Update: the Rays and James Loney agree to a one-year deal

19 Comments

UPDATE: Jon Heyman reports that the deal is done. The Rays have signed James Loney to a one-year, $2 million deal with incentives which could land him an extra million.

1:25 AM: Those hoping the Rays would land a big bopper at first base this winter appear set to be disappointed. Yahoo’s Tim Brown reports that the team is close to a deal with free agent James Loney.

Loney, 28, was one of the game’s worst players last season, hitting .249/.293/.336 in 434 at-bats for the Dodgers and Red Sox. He hasn’t posted an 800 OPS since hitting .331/.381/.538 in 344 at-bats for the Dodgers in 2007.

The money might not be significant enough to prevent the Rays from acquiring another first baseman to play over Loney. Still, it’s entirely possible that he’ll be their primary starter against right-handers, replacing free agent Carlos Pena. Moves like this do have a way of working out for the Rays, and Loney is perhaps young enough to surprise. He did flash some talent in the second half of 2011, hitting .320/.380/.534 in 206 at-bats.

DOJ settles antirust lawsuit against cable companies who don’t carry Dodgers games

Getty Images
1 Comment

Last November, the U.S. Department of Justice sued AT&T, accusing its subsidiary, DirecTV, of being the ringleader in a plot in which it conspired with Cox Communications, Charter Communications and AT&T cable (then a separate company), to refuse to carry SportsNet LA, the Dodger-owned TV channel in violation of antitrust laws.

Now that lawsuit is over. DOJ has settled with AT&T last night.

The bad news: no part of the settlement obligates DirecTV or any of the other alleged co-conspirators to carry Dodgers games or to even negotiate to that end. There is likewise no fine or truly substantive penalty. It’s basically a “do not do this again!” agreement with some antitrust training requirements for executives and some orders to monitor their communications about these things.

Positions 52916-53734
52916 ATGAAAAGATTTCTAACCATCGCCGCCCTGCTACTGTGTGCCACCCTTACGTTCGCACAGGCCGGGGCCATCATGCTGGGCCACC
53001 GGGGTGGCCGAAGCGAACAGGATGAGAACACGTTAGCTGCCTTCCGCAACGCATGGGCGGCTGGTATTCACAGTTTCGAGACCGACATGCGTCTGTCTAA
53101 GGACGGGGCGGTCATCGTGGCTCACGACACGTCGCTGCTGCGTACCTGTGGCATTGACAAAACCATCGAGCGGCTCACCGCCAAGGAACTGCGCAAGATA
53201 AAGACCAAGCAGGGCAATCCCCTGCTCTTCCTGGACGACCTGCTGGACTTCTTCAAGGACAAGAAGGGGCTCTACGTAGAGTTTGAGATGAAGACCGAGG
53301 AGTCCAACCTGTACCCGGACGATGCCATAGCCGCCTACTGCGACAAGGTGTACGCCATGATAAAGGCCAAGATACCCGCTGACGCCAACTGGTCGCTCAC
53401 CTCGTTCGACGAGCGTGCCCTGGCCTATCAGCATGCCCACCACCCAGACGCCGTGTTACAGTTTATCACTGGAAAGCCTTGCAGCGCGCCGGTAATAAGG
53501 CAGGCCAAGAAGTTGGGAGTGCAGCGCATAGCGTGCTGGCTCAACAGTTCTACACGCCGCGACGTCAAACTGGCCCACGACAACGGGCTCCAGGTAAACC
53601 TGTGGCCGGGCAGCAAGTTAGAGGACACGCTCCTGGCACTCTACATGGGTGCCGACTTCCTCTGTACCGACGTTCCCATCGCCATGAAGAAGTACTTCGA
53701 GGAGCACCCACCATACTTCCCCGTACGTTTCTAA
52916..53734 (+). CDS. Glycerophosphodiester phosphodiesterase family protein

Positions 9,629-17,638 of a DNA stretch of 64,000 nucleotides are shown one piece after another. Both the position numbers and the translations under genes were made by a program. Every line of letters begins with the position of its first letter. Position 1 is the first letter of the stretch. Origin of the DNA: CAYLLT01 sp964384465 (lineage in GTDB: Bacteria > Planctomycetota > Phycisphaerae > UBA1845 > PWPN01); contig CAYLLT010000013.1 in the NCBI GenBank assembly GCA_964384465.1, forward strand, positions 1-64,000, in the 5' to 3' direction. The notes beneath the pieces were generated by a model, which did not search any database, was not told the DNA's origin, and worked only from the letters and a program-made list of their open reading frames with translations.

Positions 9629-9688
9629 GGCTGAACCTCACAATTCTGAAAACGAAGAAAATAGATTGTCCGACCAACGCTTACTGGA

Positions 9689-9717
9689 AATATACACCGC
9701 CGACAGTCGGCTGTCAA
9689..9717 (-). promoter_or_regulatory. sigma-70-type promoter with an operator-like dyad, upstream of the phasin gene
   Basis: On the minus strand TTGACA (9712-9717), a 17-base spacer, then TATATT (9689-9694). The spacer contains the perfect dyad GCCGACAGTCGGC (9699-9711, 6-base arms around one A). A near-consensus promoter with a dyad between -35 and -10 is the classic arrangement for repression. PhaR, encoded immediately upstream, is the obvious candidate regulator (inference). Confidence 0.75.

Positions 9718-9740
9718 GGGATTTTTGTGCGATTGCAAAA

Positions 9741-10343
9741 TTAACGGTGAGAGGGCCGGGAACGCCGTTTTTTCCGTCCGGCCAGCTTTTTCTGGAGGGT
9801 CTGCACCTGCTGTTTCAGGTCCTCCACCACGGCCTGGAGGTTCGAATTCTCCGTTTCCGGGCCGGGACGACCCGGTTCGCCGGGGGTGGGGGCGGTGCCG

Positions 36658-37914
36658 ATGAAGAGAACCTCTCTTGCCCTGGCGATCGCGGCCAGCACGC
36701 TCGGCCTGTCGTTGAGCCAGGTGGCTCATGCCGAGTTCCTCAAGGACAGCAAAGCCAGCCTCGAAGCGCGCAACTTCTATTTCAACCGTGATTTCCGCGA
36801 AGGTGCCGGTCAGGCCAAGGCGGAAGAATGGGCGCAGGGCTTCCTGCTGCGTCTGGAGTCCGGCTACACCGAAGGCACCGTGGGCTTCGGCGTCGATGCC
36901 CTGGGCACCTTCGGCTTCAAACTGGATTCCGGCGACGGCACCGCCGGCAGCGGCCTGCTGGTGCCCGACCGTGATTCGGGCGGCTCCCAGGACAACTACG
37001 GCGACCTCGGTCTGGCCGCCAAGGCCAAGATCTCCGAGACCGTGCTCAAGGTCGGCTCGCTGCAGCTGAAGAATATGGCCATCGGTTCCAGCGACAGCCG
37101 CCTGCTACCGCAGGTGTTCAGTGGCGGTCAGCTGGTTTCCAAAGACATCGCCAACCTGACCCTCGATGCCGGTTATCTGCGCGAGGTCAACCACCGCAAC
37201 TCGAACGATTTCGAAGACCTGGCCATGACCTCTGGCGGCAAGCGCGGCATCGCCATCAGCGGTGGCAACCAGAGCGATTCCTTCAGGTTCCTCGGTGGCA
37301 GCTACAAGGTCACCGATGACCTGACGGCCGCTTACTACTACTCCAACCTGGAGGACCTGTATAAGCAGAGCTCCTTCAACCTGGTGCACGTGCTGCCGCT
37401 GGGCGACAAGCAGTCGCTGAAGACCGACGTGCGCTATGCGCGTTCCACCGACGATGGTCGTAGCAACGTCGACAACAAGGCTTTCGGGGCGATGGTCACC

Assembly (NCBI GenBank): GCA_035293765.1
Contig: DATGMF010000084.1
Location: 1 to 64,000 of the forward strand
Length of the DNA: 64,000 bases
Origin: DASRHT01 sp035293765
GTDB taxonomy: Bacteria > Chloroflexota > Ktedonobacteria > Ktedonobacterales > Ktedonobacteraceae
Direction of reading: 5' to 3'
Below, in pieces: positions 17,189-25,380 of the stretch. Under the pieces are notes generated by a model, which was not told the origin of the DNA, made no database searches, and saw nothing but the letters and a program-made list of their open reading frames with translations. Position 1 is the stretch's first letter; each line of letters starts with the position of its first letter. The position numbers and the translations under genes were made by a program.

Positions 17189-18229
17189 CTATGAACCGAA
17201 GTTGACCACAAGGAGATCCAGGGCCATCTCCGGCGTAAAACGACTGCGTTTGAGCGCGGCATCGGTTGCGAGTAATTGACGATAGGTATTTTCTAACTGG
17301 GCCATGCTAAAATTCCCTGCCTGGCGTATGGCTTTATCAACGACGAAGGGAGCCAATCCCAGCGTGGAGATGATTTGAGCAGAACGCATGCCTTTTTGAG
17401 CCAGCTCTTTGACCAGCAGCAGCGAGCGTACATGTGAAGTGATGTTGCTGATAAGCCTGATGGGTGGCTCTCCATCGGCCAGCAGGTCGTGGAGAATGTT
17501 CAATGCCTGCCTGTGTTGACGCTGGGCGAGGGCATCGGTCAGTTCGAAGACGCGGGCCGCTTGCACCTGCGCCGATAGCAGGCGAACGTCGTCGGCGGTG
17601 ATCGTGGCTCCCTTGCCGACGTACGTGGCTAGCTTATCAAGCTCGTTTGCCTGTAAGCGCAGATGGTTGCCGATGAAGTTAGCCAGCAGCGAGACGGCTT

“We are pleased to have resolved this matter to the satisfaction of all parties,” and AT&T spokesman said yesterday, likely in the tone of a guy who is pretty happy to have had a major antitrust suit against him settled so quickly.

When the suit was filed, I anticipated a settlement, as most antitrust suits brought by the DOJ are settled. Such a settlement could’ve featured a cash penalty or, more significantly, a brokered agreement between the parties in question in lieu of a cash settlement that could’ve led to Dodgers games being carried on more channels. After all, more competition is the end game of the Antirust Division.

As it is, however, it’s hard to see this as anything other than a surrender by the DOJ and a victory for the those carriers who coordinated their efforts to not carry the Dodgers.

An open question, unanswered in anyone’s statements yesterday, is whether this settlement is 100% about the merits of the case — keeping in mind that the DOJ tends not file antitrust suits unless they think they can win, instead preferring to negotiate first — or whether it represents a new set of laxer priorities when it comes to antitrust enforcement from the Trump Administration and AG Jeff Sessions.

Video: Jake Arrieta hits a 465-foot home run off of Zack Greinke

Jamie Squire/Getty Images
5 Comments

Jake Arrieta‘s bat is in midseason form already. The Cubs’ ace swatted a solo home run to center field off of Zack Greinke in Thursday afternoon’s Grapefruit League exhibition game, his first homer of the spring.

The blast went 465 feet, according to MLB.com’s Daren Willman.

Arrieta has hit two home runs in each of the past two seasons. Madison Bumgarner (eight) and Noah Syndergaard (four) are the only other pitchers to match or exceed his output in that department.

Greinke, meanwhile, is hoping to bounce back after a miserable 2016 season. He finished with an uncharacteristic 4.37 ERA in 26 starts in his first year with the Diamondbacks.